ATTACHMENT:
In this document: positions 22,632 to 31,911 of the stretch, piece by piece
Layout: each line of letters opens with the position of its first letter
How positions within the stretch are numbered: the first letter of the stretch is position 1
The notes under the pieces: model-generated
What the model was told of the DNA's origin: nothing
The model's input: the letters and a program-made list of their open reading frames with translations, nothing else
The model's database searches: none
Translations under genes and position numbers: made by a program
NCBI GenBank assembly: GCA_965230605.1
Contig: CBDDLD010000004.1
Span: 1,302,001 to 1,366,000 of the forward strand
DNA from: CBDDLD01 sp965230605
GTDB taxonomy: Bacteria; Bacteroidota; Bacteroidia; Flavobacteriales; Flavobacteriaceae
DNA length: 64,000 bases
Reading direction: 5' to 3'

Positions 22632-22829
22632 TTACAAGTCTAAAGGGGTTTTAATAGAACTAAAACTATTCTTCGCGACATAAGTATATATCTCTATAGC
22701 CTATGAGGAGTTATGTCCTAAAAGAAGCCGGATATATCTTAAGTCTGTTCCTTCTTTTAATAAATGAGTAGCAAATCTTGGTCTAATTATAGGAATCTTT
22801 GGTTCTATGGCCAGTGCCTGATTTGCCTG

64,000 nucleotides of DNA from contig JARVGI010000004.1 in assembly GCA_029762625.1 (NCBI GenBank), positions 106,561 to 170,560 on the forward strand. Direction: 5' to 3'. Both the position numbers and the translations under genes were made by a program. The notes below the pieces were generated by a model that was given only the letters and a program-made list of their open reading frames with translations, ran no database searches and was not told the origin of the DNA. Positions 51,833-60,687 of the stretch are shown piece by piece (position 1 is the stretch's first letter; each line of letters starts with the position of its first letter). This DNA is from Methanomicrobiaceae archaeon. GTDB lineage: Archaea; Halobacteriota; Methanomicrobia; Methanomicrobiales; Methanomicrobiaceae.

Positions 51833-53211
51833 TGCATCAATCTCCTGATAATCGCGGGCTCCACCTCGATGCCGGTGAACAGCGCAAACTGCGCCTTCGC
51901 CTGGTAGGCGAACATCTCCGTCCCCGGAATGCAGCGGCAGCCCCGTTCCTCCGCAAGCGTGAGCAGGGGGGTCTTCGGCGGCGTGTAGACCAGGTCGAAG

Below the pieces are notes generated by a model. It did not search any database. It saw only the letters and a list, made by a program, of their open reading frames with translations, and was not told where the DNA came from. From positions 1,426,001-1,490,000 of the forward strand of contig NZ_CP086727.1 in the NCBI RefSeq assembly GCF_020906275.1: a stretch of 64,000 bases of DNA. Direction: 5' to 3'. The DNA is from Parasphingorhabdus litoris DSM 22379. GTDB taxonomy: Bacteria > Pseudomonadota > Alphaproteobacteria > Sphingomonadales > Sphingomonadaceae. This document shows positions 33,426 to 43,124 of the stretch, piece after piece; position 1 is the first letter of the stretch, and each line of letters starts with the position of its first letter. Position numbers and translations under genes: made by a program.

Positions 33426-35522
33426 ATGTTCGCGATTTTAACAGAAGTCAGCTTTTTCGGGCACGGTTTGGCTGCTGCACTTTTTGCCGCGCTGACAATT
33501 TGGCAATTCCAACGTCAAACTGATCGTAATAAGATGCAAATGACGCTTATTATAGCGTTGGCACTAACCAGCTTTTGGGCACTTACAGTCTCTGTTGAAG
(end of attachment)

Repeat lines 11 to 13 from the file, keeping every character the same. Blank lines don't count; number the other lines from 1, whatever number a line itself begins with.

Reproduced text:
Span: 1,302,001 to 1,366,000 of the forward strand
DNA from: CBDDLD01 sp965230605
GTDB taxonomy: Bacteria; Bacteroidota; Bacteroidia; Flavobacteriales; Flavobacteriaceae